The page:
Impact of Physician Assistant Care on Office Visit Resource Use in the United States

Authors

  • Perri A. Morgan,

    1. Department of Community and Family Medicine, Duke University Medical Center, 3848 DUMC, Durham, NC 27710,
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    • Address correspondence to Perri A. Morgan, Ph.D., P.A.-C., Director of Physician Assistant Research, Physician Assistant Division, Department of Community and Family Medicine, Duke University Medical Center, 3848 DUMC, Durham, NC 27710; e-mail: perri.morgan@duke.edu. Nilay D. Shah, Ph.D., Assistant Professor of Health Services Research, is with the Division of Health Care Policy and Research, Mayo Clinic, Rochester, MN. Jay S. Kaufman, Ph.D., Associate Professor, is with the Department of Epidemiology, UNC School of Public Health, Chapel Hill, NC. Mark A. Albanese, Ph.D., is with the Department of Population Health Sciences, Madison, WI.

  • Nilay D. Shah,

    1. Division of Health Care Policy and Research, Mayo Clinic, Rochester, MN,
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  • Jay S. Kaufman,

    1. Department of Epidemiology, UNC School of Public Health, Chapel Hill, NC,
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  • Mark A. Albanese

    1. Department of Population Health Sciences, Madison, WI
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Abstract

Objective. To investigate whether the use of physician assistants (PAs) as providers for a substantive portion of a patient's office-based visits affects office visit resource use.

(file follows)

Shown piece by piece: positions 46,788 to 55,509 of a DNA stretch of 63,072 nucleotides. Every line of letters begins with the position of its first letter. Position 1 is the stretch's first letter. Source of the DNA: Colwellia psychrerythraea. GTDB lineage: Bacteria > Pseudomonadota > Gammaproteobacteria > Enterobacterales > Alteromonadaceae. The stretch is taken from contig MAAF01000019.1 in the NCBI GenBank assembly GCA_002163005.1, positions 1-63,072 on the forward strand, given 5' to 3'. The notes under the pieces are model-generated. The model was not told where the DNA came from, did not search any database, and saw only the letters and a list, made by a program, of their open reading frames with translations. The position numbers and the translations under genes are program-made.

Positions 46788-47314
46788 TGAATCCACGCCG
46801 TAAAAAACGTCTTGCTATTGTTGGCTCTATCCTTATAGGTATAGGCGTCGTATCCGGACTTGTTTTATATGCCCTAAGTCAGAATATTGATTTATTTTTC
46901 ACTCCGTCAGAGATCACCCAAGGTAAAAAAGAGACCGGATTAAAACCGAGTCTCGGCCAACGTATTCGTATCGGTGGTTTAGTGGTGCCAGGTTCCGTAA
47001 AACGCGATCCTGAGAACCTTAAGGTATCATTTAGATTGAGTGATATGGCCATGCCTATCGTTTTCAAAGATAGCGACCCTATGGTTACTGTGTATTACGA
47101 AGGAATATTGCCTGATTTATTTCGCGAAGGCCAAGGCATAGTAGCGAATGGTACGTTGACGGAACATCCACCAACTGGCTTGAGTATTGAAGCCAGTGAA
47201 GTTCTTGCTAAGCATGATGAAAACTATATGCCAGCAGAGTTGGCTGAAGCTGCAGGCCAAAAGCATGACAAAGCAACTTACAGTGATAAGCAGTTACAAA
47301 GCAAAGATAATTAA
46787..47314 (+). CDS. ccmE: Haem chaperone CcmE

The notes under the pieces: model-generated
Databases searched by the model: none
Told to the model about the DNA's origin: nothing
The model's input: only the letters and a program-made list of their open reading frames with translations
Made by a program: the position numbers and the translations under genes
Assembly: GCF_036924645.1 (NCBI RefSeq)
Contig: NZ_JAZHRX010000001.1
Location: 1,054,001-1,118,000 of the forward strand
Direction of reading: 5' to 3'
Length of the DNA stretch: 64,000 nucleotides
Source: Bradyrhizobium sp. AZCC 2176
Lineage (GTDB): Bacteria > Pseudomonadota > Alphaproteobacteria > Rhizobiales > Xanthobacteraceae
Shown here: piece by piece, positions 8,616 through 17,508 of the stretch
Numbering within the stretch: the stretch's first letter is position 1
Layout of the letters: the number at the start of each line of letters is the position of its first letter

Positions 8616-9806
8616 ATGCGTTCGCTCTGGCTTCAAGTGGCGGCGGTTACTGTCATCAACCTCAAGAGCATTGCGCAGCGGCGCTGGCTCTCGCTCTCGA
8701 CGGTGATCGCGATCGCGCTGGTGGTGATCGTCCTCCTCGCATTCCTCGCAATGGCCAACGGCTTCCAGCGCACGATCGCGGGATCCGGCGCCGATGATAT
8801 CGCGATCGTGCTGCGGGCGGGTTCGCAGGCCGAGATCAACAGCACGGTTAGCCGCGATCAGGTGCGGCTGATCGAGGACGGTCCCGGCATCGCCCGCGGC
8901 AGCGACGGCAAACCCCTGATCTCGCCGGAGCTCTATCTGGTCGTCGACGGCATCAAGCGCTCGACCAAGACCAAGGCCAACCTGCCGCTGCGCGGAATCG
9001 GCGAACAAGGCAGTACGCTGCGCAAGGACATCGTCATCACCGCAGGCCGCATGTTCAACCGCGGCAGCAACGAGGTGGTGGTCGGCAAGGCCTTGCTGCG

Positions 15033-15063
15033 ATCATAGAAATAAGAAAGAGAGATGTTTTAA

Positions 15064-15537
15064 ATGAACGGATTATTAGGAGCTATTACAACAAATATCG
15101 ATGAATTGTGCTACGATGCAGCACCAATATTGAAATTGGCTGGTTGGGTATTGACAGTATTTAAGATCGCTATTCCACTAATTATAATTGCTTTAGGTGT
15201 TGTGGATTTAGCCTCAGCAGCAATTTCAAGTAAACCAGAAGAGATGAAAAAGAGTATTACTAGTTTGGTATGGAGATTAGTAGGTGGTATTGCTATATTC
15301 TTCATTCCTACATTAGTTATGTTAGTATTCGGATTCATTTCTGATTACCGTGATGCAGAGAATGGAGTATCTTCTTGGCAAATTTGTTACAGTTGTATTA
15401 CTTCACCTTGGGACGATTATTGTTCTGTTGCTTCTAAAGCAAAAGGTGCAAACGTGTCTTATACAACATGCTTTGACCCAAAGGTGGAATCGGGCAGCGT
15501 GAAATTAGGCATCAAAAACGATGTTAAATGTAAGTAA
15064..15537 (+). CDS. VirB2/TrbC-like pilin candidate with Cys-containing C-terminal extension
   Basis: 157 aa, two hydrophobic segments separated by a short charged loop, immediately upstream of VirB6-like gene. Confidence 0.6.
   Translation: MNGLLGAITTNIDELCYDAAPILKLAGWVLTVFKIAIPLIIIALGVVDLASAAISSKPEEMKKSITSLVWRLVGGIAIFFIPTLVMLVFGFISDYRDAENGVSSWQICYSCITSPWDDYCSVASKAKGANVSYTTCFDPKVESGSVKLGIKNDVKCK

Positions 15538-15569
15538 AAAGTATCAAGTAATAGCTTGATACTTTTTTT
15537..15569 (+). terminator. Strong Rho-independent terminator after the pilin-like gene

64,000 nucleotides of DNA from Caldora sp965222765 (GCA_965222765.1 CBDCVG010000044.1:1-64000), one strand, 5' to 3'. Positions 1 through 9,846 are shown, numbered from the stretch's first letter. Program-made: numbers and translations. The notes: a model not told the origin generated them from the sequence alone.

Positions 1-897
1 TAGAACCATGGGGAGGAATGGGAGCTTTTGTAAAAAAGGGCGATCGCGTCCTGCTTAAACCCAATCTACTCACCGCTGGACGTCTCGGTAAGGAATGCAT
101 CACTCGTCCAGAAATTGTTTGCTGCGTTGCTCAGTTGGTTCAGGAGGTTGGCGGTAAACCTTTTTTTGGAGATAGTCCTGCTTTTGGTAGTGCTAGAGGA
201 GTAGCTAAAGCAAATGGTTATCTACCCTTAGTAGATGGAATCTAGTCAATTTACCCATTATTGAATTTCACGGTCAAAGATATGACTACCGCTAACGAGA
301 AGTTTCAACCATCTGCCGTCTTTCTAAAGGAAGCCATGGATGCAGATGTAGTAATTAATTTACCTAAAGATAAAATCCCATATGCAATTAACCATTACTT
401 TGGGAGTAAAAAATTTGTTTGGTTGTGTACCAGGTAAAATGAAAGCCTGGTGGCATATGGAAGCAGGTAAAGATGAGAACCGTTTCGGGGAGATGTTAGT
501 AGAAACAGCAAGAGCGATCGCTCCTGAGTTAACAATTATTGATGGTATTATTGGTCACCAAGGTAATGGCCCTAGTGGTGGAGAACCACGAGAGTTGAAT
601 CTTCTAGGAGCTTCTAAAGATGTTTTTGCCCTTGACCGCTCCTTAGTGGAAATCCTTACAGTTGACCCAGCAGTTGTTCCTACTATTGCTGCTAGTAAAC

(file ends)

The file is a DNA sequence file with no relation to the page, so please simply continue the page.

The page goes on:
Data Source. Medical Expenditure Panel Survey (MEPS) Household Component data from 1996 to 2004.

Study Design. This retrospective cohort study compares the number of office-based visits per year between adults for whom PAs provided ≥30 percent of visits and adults cared for by physicians only.

Data Collection/Extraction Methods. The Agency for Healthcare Research and Quality collects MEPS data using methods designed to produce data representative of the U.S. noninstitutionalized civilian population. Negative binomial regression was used to compare the number of visits per year between persons with and without PA care, adjusted for demographic, geographic, and socioeconomic factors; insurance status; health status; and medical conditions.

Principal Findings. After case-mix adjustment, patients for whom PAs provided a substantive portion of care used about 16 percent fewer office-based visits per year than patients cared for by physicians only. This difference in the use of office-based visits was not offset by increased office visit resource use in other settings.

Conclusions. Results indicate that the inclusion of PAs in the U.S. provider mix does not affect overall office visit resource use.

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